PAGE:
tar xvf ubuntu-oneiric-7bca30b.tar.gz
- Download to the current directory the real time patches: File:Patch-3.0.9-rt26.patch.doc. Rename the file to patch-3.0.9-rt26.patch.
- Extract the patch files.
gzip -d patch-3.0.9-rt26.patch.gz
- Download to the current directory the high-resolution timer patch: File:High-res-timer.patch.doc. Rename the file to high-res-timer.patch.
- Change to kernel source directory that you just extracted.
- Apply the real time patches.
patch -p1 < ../patch-3.0.9-rt26.patch
- Make sure there are no failing hunks.
- Apply the real time patches.
patch -p1 < ../high-res-timer.patch
- Correct an error in one of the source files by adding “#include <linux/cache.h>” to the file ./security/apparmor/sid.c.
- Download the .config file: File:Config.doc. Rename the file to .config. Don’t forget the dot before “config”.
- Start the menu-based configuration tool.
make ARCH=arm menuconfig
- In the configuration tool, change “Kernel Features —> Preemption Model” to Fully Preemptible Kernel and change “System Type —> TI OMAP Common Features —> Use 32KHz timer” to excluded (no asterisk).
- Exit the configuration tool. Save the new .config file when prompted.
- Compile the new uImage file.
make ARCH=arm CROSS_COMPILE=arm-linux-gnueabi- uImage
- If necessary, change “arm-linux-gnueabi-” to the name required by your cross compiler.
- Compile the new module files.
make ARCH=arm CROSS_COMPILE=arm-linux-gnueabi- modules
- “Install” the modules files in a directory called mymodules. You will copy the module files to the SD card later in this procedure.
INSTALL_MOD_PATH=./mymodules make ARCH=arm CROSS_COMPILE=arm-linux-gnueabi- modules_install
- Insert SD card into card reader on build system.
- Mount the partitions on the SD card. In the following commands, replace sdc with the actual path to the SD card partitions on your system.
sudo mkdir /media/1
sudo mount /dev/sdc1 1
sudo mkdir /media/2
sudo mount /dev/sdc2 2
- If the mount command fails, check if your OS automatically mounted the partitions when you inserted the SD card. If the OS did mount the partitions automatically, either unmount the partitions and remount them using the commands above or use the mounted paths instead of /media/1 and /media/2 in the following steps.
- Copy the uImage and the new modules directory to the SD card.
cp ./arch/arm/boot/uImage /media/1
cp -r ./mymodules/lib/modules/3.0.9-rt26 /media/2/lib/modules
- Unmount the SD card partitions.
sudo umount /media/1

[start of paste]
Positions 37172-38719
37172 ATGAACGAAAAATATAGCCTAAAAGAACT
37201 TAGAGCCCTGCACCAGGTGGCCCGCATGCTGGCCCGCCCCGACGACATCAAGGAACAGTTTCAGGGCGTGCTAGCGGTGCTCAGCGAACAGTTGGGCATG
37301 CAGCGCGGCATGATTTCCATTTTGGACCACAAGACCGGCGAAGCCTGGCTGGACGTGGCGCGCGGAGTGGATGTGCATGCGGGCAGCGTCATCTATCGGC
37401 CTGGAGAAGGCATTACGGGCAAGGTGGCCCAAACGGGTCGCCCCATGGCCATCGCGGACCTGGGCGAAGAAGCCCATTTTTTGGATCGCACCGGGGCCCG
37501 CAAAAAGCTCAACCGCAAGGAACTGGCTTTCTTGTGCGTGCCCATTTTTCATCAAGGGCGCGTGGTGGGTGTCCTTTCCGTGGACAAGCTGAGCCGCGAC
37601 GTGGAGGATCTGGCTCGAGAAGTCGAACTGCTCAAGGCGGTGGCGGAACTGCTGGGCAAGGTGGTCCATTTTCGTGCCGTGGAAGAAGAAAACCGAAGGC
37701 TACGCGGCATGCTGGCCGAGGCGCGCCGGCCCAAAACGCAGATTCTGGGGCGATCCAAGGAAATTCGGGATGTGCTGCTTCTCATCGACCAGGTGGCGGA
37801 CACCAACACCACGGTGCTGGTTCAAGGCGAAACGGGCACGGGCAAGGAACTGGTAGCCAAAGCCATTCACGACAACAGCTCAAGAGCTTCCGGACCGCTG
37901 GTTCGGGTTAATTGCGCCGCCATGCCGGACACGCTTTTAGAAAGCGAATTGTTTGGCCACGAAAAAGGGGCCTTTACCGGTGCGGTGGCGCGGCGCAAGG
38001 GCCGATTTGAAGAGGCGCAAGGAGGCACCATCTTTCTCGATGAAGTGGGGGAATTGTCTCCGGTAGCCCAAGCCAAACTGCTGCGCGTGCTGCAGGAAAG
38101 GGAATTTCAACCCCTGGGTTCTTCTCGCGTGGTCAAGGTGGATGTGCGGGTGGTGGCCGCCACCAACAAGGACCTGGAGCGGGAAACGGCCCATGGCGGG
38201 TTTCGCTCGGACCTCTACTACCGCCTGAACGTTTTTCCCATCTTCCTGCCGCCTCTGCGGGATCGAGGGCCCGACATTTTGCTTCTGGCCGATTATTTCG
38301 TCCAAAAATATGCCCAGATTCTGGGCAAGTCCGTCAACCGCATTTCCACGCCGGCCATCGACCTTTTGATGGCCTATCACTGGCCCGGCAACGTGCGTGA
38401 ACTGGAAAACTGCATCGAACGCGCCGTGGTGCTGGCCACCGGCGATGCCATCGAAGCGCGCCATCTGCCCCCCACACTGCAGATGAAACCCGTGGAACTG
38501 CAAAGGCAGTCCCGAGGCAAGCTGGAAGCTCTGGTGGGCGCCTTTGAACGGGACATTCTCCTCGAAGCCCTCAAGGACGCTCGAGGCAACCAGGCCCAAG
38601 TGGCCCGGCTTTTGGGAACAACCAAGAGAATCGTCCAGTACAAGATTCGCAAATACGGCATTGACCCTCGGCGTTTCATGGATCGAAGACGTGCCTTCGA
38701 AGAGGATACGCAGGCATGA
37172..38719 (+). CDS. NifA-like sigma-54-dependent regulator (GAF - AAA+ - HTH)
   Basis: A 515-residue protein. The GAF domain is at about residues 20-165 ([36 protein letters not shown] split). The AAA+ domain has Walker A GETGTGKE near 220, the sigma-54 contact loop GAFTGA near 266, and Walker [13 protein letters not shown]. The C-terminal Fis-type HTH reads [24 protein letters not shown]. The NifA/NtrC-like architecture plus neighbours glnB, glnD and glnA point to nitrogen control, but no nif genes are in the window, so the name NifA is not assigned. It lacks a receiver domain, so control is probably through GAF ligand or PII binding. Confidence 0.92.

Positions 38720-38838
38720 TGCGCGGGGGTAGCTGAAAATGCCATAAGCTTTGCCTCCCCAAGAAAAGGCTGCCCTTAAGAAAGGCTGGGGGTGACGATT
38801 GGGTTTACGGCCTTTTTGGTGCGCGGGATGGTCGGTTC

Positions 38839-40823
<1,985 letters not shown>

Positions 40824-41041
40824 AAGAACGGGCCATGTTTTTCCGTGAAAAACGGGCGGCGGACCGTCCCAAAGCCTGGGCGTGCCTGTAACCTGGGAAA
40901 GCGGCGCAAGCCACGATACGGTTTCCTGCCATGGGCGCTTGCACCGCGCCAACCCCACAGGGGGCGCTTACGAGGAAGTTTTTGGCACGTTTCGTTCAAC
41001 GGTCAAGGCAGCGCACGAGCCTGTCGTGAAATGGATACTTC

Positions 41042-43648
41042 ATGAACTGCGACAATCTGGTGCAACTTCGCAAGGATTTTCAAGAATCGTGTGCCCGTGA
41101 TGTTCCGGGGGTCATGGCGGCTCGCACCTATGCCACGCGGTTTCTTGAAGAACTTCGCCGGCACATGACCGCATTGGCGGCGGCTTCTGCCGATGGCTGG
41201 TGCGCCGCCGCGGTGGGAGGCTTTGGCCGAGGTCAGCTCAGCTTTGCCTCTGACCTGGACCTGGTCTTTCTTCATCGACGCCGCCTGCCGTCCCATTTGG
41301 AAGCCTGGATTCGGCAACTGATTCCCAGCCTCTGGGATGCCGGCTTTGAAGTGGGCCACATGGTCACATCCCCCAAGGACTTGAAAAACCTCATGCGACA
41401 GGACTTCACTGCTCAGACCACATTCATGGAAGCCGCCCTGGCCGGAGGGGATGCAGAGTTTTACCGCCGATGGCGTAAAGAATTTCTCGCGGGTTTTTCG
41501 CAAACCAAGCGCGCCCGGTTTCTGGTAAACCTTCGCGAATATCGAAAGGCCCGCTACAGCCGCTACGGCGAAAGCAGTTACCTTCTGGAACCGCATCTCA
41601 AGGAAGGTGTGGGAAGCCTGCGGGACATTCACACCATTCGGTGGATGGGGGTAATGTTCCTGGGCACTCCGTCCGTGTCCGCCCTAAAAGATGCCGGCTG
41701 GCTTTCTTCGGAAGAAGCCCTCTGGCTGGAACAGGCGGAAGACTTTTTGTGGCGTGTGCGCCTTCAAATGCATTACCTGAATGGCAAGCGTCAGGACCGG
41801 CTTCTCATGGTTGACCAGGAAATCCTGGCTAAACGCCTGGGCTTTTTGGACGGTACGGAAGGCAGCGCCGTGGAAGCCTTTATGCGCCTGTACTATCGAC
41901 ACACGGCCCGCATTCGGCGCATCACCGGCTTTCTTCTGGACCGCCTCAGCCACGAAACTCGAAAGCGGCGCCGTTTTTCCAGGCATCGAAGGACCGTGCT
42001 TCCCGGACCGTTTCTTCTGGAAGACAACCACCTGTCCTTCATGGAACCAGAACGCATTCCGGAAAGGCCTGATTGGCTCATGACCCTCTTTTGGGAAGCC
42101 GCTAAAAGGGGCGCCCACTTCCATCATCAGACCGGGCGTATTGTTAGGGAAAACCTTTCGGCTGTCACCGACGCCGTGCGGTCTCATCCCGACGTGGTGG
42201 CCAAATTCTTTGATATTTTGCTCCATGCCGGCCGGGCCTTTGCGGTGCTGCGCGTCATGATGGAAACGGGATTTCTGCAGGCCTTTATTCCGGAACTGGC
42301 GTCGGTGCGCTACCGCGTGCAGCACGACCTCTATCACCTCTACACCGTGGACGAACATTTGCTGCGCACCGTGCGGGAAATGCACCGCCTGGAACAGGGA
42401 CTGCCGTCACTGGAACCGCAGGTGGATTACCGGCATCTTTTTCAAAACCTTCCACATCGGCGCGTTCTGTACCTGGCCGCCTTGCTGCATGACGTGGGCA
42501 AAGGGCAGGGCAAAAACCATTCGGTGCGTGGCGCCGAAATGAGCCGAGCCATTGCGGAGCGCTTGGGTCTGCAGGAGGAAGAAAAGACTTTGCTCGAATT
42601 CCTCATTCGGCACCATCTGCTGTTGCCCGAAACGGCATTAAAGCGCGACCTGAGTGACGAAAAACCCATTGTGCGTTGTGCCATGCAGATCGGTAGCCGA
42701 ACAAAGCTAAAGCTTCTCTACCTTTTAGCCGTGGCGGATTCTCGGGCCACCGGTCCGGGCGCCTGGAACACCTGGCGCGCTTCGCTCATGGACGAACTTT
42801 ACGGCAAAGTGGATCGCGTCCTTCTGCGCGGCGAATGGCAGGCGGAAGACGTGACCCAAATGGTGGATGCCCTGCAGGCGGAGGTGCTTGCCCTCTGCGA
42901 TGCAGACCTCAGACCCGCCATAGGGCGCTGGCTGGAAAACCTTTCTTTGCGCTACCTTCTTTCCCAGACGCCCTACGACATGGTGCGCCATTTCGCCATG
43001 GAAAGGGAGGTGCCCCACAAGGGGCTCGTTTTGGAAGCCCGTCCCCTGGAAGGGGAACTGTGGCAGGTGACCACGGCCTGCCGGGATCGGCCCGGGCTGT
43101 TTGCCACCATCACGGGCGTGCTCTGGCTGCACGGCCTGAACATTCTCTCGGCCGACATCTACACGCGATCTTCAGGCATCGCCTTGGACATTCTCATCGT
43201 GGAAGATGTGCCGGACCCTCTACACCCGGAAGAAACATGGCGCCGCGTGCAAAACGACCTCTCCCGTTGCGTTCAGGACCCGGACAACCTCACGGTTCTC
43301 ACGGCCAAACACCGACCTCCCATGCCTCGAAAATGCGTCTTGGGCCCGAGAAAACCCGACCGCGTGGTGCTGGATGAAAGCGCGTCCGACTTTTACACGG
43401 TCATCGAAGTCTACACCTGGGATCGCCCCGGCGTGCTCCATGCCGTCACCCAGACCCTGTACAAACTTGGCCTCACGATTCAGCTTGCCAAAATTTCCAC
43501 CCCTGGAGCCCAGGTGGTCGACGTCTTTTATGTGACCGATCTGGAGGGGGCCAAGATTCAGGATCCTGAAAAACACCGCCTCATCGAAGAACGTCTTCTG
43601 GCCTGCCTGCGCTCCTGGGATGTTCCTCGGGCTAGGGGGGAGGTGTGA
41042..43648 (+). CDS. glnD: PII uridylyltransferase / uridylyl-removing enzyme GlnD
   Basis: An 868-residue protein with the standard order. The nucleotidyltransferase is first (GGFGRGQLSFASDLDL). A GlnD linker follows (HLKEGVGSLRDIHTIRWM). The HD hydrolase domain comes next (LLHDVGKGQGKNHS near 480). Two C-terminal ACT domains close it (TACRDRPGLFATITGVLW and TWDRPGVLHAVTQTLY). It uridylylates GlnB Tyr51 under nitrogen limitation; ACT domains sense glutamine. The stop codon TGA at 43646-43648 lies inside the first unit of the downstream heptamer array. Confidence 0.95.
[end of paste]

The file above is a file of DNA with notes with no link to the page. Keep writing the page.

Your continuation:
sudo umount /media/2
At this point, the SD card contains a working version of Ubuntu for the PandaBoard with the real time patches. You can now remove the SD card from the build system and insert it into the PandaBoard.
Verifying That The Build Was Successful
To verify the successful application of the real time patches, insert the SD into the PandaBoard and apply power. Log in, open a terminal, and run “uname -r”. If the command returns “3.0.9-rt26,” you have successfully applied the real time patches.
To check the latency of the OS, run the cyclictest tool. You can download and build cyclictest by running the following commands:
git clone git://git.kernel.org/pub/scm/linux/kernel/git/clrkwllms/rt-tests.git cd rt-tests make
The output of cyclictest before applying the real time patches shows a latency of about 14 ms:
root@panda1:~# sudo cyclictest -t1 -p99 -n -i 100 -l 10000 policy: fifo: loadavg: 0.00 0.01 0.05 1/277 1542 T: 0 ( 1542) P:99 I:100 C: 10000 Min: 0 Act: 1701 Avg: 729 Max: 14157
The output of cyclictest after applying the real time patches shows a latency of 40 us:
root@panda1:~# sudo cyclictest -t1 -p99 -n -i 100 -l 10000 policy: fifo: loadavg: 1.62 1.59 0.70 1/308 1738 T: 0 ( 1738) P:99 I:100 C: 10000 Min: 11 Act: 12 Avg: 12 Max: 40
Many thanks to the members of the Robot Reference Platform mailing list and the linux-rt-users mailing list for providing valuable information that helped create this tutorial. In particular, thanks go to Bob Smith for creating the config file and to Sankara Muthukrishnan for creating the high-resolution timer patch. –Osman Eralp
If you have any questions about this procedure, please send a message to the RRP mailing list: http://groups.google.com/group/robotreferenceplatform. You can also track me (Osman) down at the HBRC main monthly meeting or SIG meeting.